According to a recent report by The Citizen, Tanzania Electricity Supply Company Limited (Tanesco) has officially made the announcement that, in spite of the grounding of several Independent Power Tanzania Limited (IPTL) turbines, there will not be any further power shedding.
To this end, the public relations manager for Tanesco, Badra Masoud indicated that her firm was supplied with enough electricity to fill the gap that was left by IPTL shut down six of its generators, which are responsible for the production of 60MW of power.
In addition, Ms. Masoud went on to say that there were also other sources that were available to help fill in the gap.
Tanzania recently experienced power shortages following the failure of the Songas turbines in Ubungo and the mechanical failings at the Kihansi power station, which altogether took approximately 80MW of power from the national power grid.
In addition to these losses, low water levels at many of the country’s hydro-electric dams, including Hale, augmented the power problems.
IPTL, which had remained idle for nearly two years, was brought back into production last month in order to help deal with these shortages.
Currently, Tanesco receives its power both from hydro-electric dams, which are located in Kidatu, Mtera, Kihansi, New Pangani falls, Hale, Nyumba ya Mungu, and from gas plants, which are located in Ubungo, Songas and IPTL.
According to Ms. Masoud, in an effort to counteract the gap that was left by IPTl, Tanesco is currently working to switch on the firm’s newest source, the 45MW Tegeta power plant.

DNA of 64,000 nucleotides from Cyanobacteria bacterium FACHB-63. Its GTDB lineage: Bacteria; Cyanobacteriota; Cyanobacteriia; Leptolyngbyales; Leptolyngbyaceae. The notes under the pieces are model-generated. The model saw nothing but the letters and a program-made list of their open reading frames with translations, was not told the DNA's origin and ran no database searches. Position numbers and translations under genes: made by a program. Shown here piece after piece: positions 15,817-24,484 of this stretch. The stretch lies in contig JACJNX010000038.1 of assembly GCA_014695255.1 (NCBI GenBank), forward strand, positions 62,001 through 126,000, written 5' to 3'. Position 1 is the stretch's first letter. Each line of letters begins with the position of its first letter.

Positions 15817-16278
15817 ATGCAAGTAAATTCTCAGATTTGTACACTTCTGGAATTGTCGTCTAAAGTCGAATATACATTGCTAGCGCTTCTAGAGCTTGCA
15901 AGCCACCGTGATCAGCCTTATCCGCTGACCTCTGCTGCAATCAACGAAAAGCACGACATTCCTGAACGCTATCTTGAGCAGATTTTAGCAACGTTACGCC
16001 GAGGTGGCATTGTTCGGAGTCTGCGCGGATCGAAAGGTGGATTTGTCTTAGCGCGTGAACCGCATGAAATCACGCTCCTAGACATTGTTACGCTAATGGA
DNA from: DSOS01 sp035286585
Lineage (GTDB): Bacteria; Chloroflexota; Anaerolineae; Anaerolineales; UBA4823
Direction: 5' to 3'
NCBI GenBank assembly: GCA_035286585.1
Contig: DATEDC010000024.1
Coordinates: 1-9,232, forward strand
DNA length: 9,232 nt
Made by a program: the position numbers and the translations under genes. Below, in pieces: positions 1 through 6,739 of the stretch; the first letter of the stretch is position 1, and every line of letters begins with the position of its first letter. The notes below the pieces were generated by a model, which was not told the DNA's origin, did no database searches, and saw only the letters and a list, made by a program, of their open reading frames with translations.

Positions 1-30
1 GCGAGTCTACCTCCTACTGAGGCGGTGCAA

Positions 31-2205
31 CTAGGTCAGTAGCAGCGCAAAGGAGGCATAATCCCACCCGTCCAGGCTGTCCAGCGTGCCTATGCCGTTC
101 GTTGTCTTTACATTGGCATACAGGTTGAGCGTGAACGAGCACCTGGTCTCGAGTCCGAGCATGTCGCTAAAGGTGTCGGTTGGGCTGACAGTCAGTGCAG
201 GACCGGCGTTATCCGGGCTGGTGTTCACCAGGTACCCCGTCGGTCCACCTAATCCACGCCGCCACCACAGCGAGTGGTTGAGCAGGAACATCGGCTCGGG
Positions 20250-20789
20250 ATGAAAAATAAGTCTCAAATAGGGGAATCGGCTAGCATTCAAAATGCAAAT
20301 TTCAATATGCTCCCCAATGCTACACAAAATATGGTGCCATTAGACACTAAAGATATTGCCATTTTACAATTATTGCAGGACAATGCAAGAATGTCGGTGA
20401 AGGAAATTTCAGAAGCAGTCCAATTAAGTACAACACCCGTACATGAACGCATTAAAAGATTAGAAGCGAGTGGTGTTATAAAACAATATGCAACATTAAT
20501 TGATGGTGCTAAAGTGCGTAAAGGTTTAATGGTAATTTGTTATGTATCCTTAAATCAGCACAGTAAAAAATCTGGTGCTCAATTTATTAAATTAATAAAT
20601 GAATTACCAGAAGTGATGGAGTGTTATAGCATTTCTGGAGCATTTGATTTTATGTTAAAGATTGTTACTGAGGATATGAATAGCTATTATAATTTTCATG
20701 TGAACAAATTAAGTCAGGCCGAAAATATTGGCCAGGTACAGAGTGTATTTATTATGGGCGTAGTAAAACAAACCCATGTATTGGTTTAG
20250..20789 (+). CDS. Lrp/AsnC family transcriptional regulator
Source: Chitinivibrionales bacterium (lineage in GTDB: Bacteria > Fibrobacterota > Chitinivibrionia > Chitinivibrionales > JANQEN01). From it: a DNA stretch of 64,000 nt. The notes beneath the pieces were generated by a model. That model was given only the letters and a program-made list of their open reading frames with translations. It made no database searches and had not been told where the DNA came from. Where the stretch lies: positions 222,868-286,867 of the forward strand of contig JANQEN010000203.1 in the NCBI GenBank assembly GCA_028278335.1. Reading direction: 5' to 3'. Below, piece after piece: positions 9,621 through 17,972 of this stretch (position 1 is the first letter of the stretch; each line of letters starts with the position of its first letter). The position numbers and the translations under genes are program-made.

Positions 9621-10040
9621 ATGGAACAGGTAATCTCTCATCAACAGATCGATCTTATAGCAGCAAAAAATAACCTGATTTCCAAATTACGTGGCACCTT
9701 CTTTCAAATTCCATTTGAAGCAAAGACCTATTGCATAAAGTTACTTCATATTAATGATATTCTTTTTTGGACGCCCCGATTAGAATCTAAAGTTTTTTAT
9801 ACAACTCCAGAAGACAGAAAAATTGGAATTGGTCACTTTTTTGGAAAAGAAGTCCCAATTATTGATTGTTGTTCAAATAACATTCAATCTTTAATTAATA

The public relations manager went on to explain in The Citizen report that the new gas-powered generator at Tegeta was ready to be commissioned at any time and that the firm had taken steps to ensure that all of the sources of power from both the hydro-electric stations and the gas powered machines were producing at their fullest capacity.
“Various measures are being taken to make sure that all hydro-electric turbines and gas function to the maximum,” she said, “Our turbines are all operating to capacity.”
Ms. Masoud went on to explain that, while some people may relate emergency power interruptions to load shedding, they are not, in fact, related.
The Citizen report went on to further explain that, according to Ms. Masoud, the majority of Tanesco’s power sources, except for the Kihansi turbine, have already resumed normal production.
According to the report, the Kidatu and Hale plants, which had been malfunctioning, have been repaired and have begun generating power again.
The Kihansi hydro-electricity plant, which is currently being repaired, is responsible for the production of approximately 60MW of power.